President Donald Trump’s proclamation earlier this month “officially recognizing Jerusalem as [Israel’s] capital” and his decision to relocate the “United States Embassy to Israel to Jerusalem as soon as practicable” has continued to rock the world.
The United Nations General Assembly took the issue up on Thursday during an emergency session, with the vast majority of member countries condemning the U.S. move. Overall, 128 countries voted for a resolution against Trump’s move, while just nine nations sided with the U.S. An additional 35 countries abstained from the vote, CNN reported.
The measure certainly has its opponents outside of the UN as well, including Pope Francis and the heads of some Christian churches in Jerusalem. In fact, 13 church leaders from Greek, Syrian and Armenian Orthodox, Catholic, Lutheran and other traditions signed a letter to Trump that warned of potential repercussions, according to The Los Angeles Times.
“We are certain that such steps will yield increased hatred, conflict, violence and suffering in Jerusalem and the Holy Land,” the letter read.
And Pope Francis, who spoke out earlier this month before Trump’s official announcement, asked that the status quo be respected.
“I make a heartfelt appeal so that all commit themselves to respecting the status quo of the city, in conformity with the pertinent resolutions of the United Nations,” the pontiff said.
But, with all that aside, plenty of support also streamed in from a variety of sources. Nathan Diament, executive director of the Union of Orthodox Jewish Congregations of America, for instance, heralded the decision, according to NPR.
“It’s been the consensus mainline view for decades, because Jerusalem is the capital city for Israel and the Jewish people,” he said. “The United States puts its embassies in capital cities, and it’s unjust and discriminatory to say we’re going to single out Israel as the one country where we don’t put our embassy [in the capital].”
With the slew agreement and disagreement in mind, you might be wondering why Jerusalem is such a point of contention — and why the city remains so important to Christians, Jews and Muslims, alike.
To begin: Jerusalem is one of the oldest cities on Earth, with religious connections dating back to 1050 B.C. when King David conquered the locality. After that, the Temple on the Mount was built, as USA Today noted.
Today, the Western Wall — a portion of that temple — remains a holy place for Jews. Meanwhile, the Dome of the Rock and the Al-Aqsa Mosque are nearby on the Temple mount. The site is the location where Muslims believe that Muhammad ascended, thus making the area vitally important to Islamic adherents.
It’s basically the third holiest site in Islam after Mecca and Medina, as Reuters reported.
Adding to the Jewish roots there is the fact that the area is also believed by Jews to be the place where Abraham readied himself to sacrifice his son Isaac (as you know, God stepped in and that sacrifice didn’t happen). Jews call the city Jerusalem, while Arabs refer to it as Al-Quds (“The Holy”).
Also, for Christians, Jerusalem is remembered as the place where Jesus walked and was crucified. The Church of the Holy Sepulchre is also believed by many to be the location of Christ’s tomb, according to USA Today.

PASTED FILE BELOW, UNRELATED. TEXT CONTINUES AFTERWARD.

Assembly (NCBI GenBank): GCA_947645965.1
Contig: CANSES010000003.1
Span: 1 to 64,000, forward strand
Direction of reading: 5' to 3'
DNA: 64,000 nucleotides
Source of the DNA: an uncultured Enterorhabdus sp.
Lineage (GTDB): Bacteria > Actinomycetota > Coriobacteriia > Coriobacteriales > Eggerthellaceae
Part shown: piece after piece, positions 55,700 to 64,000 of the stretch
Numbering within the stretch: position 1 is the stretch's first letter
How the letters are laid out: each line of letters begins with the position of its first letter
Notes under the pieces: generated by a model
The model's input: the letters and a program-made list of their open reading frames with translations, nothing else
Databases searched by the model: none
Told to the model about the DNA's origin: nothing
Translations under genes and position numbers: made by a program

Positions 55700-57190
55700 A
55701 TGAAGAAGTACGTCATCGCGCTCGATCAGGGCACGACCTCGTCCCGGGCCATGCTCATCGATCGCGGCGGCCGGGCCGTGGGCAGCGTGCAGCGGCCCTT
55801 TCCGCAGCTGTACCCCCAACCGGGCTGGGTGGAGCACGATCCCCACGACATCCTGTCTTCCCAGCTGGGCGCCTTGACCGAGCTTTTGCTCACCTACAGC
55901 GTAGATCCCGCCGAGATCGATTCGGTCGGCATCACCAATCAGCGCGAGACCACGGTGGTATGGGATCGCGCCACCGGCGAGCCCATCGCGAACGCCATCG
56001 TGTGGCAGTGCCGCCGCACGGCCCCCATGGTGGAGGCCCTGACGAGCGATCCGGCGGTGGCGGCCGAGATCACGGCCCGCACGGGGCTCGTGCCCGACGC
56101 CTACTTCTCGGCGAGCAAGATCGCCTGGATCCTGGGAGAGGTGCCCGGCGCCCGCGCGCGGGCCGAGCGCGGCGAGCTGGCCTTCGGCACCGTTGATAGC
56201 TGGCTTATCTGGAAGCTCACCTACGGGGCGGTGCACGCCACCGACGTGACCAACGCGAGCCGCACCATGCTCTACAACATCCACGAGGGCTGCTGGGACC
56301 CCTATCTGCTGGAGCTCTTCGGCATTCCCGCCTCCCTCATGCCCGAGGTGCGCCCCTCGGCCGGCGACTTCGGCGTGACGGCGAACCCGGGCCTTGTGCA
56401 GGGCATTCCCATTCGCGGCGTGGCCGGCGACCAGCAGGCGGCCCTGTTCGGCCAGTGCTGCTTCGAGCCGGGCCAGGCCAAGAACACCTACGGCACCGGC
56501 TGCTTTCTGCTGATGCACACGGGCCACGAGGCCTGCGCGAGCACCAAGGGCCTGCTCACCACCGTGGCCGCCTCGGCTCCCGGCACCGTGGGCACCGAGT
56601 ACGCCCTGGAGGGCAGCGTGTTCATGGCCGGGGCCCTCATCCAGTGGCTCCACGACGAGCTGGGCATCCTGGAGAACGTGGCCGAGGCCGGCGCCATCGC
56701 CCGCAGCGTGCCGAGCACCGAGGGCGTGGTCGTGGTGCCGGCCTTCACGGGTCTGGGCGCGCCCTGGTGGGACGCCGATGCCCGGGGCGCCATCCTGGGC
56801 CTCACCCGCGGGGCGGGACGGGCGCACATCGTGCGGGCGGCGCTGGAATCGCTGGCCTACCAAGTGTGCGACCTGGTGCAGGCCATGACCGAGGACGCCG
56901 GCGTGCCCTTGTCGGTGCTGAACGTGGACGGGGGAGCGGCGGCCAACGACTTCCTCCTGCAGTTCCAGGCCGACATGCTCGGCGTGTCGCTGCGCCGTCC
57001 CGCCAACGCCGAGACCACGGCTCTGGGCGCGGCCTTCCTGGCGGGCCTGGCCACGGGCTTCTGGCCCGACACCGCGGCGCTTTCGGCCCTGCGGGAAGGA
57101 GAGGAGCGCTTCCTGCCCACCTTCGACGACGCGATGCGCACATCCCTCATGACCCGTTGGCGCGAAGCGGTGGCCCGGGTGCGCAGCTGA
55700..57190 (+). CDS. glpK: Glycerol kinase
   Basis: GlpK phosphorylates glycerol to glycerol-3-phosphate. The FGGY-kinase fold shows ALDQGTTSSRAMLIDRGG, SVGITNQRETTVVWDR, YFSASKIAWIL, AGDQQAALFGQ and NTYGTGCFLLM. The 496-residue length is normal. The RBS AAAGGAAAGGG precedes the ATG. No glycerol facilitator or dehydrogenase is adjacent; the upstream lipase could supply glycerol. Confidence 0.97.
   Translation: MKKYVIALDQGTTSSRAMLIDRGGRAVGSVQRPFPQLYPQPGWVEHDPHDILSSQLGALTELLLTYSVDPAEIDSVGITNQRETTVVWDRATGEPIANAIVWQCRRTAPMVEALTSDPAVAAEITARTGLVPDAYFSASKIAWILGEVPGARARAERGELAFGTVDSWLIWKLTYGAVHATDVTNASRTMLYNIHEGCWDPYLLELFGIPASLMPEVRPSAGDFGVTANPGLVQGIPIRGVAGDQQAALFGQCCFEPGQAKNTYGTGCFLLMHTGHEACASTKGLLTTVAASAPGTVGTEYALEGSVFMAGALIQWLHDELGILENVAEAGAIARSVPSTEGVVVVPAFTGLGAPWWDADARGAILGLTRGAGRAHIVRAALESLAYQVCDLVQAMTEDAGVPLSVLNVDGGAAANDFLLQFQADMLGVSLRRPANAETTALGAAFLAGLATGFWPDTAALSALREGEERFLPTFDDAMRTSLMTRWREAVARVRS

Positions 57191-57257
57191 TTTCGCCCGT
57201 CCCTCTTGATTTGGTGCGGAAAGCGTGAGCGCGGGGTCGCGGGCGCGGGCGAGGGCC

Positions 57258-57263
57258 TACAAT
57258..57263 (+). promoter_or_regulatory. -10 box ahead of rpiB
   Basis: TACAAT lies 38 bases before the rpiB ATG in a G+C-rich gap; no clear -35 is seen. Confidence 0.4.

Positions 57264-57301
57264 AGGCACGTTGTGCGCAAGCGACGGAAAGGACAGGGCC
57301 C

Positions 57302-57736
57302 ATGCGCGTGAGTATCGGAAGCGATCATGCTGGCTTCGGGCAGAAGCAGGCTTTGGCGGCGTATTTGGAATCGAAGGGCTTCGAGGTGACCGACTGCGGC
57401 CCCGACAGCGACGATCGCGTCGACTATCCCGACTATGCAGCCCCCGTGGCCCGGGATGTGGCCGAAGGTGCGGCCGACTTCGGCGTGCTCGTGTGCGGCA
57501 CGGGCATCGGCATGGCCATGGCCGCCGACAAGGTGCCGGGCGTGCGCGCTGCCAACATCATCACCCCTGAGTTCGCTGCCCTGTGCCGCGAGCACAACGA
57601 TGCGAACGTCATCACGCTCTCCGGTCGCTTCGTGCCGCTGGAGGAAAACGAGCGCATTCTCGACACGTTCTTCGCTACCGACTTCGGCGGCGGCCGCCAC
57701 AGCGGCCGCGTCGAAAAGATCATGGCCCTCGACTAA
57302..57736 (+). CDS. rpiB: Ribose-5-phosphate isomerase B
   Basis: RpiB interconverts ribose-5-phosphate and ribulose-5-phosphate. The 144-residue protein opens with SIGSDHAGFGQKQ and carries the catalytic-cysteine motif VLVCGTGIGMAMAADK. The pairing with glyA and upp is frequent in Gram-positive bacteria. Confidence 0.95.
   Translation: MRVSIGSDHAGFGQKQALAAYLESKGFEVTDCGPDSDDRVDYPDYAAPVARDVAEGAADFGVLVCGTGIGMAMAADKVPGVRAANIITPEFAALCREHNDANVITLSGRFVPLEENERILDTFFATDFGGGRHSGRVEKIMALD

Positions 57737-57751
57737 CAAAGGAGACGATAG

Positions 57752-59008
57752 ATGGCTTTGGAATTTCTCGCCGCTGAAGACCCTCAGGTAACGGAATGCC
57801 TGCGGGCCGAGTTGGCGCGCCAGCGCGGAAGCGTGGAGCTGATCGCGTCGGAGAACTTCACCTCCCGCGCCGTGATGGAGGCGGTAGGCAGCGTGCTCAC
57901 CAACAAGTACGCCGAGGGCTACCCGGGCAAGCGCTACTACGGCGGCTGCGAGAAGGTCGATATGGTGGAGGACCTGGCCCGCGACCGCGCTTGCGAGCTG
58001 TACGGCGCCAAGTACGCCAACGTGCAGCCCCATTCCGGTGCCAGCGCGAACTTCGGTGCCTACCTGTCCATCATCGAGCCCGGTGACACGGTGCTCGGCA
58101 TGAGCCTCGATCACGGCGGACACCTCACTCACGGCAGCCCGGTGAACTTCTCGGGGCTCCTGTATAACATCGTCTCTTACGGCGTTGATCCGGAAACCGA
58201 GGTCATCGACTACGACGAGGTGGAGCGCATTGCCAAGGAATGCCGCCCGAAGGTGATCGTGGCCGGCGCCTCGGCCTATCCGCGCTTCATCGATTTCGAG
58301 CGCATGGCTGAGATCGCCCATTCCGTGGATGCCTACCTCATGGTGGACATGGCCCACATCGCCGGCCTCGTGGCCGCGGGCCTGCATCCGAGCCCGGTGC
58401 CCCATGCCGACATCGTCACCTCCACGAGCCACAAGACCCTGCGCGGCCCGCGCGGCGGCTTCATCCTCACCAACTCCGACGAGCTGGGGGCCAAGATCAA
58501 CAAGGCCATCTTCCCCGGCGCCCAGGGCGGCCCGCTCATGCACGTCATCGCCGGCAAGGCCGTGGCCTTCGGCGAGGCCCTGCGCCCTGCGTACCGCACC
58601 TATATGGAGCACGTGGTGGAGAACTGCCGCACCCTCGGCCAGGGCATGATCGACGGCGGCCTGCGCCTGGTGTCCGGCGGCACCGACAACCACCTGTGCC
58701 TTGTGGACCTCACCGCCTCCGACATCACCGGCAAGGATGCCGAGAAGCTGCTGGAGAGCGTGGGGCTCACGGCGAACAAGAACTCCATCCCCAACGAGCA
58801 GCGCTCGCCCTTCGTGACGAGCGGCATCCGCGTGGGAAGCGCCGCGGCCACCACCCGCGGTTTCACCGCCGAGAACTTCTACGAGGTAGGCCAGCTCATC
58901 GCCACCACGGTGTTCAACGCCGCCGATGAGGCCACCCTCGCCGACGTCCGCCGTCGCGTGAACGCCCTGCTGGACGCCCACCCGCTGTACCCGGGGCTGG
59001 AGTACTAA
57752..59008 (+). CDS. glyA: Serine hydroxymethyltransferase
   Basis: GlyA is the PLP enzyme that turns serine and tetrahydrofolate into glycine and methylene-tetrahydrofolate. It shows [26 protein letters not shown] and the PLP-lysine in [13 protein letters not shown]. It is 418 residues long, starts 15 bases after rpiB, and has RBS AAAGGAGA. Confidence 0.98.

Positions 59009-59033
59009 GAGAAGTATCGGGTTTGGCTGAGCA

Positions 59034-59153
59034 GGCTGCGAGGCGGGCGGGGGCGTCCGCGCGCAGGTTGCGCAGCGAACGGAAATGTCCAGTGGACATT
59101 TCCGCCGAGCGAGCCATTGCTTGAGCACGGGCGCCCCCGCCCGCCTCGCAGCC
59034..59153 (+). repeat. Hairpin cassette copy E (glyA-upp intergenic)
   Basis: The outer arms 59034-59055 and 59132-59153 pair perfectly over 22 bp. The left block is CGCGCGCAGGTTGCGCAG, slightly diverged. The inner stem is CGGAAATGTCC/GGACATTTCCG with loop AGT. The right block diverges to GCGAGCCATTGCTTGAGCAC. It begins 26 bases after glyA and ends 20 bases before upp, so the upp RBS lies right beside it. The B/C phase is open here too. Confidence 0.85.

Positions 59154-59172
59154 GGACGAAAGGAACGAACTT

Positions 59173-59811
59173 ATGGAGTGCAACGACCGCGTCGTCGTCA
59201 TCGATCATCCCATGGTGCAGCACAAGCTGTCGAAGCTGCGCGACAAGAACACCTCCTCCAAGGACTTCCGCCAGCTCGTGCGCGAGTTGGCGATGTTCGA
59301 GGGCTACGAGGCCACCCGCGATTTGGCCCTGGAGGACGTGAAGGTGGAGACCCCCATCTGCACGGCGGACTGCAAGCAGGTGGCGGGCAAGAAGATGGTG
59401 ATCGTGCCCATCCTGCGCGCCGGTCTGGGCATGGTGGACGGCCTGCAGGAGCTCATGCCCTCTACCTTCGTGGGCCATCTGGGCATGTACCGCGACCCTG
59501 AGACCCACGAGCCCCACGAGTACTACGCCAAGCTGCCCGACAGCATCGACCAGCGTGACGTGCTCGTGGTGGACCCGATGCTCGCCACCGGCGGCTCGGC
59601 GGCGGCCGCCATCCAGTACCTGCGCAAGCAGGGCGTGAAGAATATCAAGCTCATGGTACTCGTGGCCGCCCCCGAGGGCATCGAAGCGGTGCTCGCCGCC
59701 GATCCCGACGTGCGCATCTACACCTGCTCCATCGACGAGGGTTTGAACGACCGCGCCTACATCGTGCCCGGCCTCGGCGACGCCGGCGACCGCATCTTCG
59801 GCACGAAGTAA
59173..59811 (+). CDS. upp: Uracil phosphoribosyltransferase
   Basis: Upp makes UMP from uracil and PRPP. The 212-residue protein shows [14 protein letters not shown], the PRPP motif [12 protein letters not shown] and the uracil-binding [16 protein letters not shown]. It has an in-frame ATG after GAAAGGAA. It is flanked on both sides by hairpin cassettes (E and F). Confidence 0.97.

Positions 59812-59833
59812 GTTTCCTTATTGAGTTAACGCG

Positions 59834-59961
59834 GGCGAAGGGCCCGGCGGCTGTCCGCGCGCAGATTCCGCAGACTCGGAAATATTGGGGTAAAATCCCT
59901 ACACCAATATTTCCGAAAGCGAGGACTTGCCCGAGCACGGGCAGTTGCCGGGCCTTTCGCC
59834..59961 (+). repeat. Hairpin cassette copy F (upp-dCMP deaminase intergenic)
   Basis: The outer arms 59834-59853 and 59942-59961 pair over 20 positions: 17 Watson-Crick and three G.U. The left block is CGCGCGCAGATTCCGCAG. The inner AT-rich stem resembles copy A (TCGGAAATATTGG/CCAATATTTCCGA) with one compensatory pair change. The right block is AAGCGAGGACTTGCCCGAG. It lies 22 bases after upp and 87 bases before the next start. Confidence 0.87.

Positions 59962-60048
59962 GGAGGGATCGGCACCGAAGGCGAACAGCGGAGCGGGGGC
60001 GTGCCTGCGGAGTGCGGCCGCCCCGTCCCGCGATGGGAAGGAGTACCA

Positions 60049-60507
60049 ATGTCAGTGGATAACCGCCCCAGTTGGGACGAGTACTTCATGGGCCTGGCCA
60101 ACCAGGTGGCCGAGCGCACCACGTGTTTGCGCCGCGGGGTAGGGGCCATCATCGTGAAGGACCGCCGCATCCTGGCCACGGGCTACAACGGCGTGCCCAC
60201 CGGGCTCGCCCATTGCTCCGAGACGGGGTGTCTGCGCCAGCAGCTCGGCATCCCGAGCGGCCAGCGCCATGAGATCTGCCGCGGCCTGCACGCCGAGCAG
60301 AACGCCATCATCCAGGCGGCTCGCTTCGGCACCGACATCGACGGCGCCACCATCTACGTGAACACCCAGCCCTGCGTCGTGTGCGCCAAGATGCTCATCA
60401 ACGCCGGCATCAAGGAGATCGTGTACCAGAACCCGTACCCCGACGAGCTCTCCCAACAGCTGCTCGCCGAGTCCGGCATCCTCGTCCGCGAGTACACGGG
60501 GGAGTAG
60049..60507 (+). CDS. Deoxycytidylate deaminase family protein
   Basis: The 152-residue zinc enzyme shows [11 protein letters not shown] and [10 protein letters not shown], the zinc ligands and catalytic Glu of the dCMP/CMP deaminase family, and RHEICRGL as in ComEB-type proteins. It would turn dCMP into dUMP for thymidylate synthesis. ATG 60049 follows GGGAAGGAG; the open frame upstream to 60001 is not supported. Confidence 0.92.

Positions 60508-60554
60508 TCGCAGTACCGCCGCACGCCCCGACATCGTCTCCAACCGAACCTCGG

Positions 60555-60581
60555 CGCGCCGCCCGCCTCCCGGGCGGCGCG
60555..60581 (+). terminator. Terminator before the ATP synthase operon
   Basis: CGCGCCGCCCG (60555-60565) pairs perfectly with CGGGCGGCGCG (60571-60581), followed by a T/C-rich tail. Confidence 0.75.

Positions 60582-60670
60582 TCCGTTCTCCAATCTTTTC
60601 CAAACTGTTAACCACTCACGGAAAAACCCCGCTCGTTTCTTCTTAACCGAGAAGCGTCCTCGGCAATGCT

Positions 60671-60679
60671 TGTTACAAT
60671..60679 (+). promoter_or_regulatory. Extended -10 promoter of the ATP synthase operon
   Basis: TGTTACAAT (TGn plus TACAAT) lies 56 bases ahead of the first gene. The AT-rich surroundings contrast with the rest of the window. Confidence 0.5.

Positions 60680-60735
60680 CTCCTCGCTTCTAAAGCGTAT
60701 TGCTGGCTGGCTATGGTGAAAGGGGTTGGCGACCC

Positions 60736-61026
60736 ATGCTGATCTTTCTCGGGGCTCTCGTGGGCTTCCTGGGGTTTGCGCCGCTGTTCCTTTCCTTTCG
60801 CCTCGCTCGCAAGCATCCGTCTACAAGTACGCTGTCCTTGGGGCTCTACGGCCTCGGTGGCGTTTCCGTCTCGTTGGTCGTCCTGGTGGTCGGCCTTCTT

Take those religious issues and mix them into the political landscape and you can easily see why there’s chaos. Consider that Israel has long called Jerusalem its capital, though Palestinians also believe that the eastern portion of the city should be the center of their future independent state. The two sides have been battling over the land for eons.
CNN has a bit of the history:
The United Nations partition plan drawn up in 1947 envisaged Jerusalem as a separate “international city.” But the war that followed Israel’s declaration of independence one year later left the city divided. When fighting ended in 1949, the armistice border — often called the Green Line because it was drawn in green ink — saw Israel in control of the western half, and Jordan in control of the eastern half, which included the famous Old City.
During the 1967 Six-Day War, Israel occupied East Jerusalem. Since then, all of the city has been under Israel’s authority. The city marks “Jerusalem Day” in late May or early June. But Palestinians, and many in the international community, continue to see East Jerusalem as the capital of a future Palestinian state.
Until this month, the U.S. had joined the rest of the world in refusing to take sides on the matter. But that changed with Trump’s declaration on Wednesday — a move that CNN said could “inflame tensions in the region and unsettle the prospects for peace.”
And considering the history and the religious connections to the city, it’s no surprise that there’s controversy.
The U.S. will also move its embassy from Tel Aviv to Jerusalem, though the timeframe for that isn’t clear. Currently, there are 86 embassies in Tel Aviv and zero in Jerusalem — but that will change when the U.S. relocates its facility there. The history on the matter, even in the U.S., is complicated.
As Faithwire previously reported, a U.S. law passed in 1995 called for the embassy to be moved to Jerusalem, but the past three presidents have enacted waivers to delay such a move, citing security concerns, as CNN reported.
Up until now, the central idea is that the U.S. and other countries should maintain a neutral position and allow the Israelis and Palestinians to hash out the issue amid ongoing peace efforts. Since the founding if Israel, the U.S. has said that “no state has sovereignty over the city of Jerusalem” — a policy that continued until Trump’s decision this week.
Trump had, in the past, repeatedly expressed his belief that the embassy should be moved to Jerusalem and that Israel’s view on the city should be honored.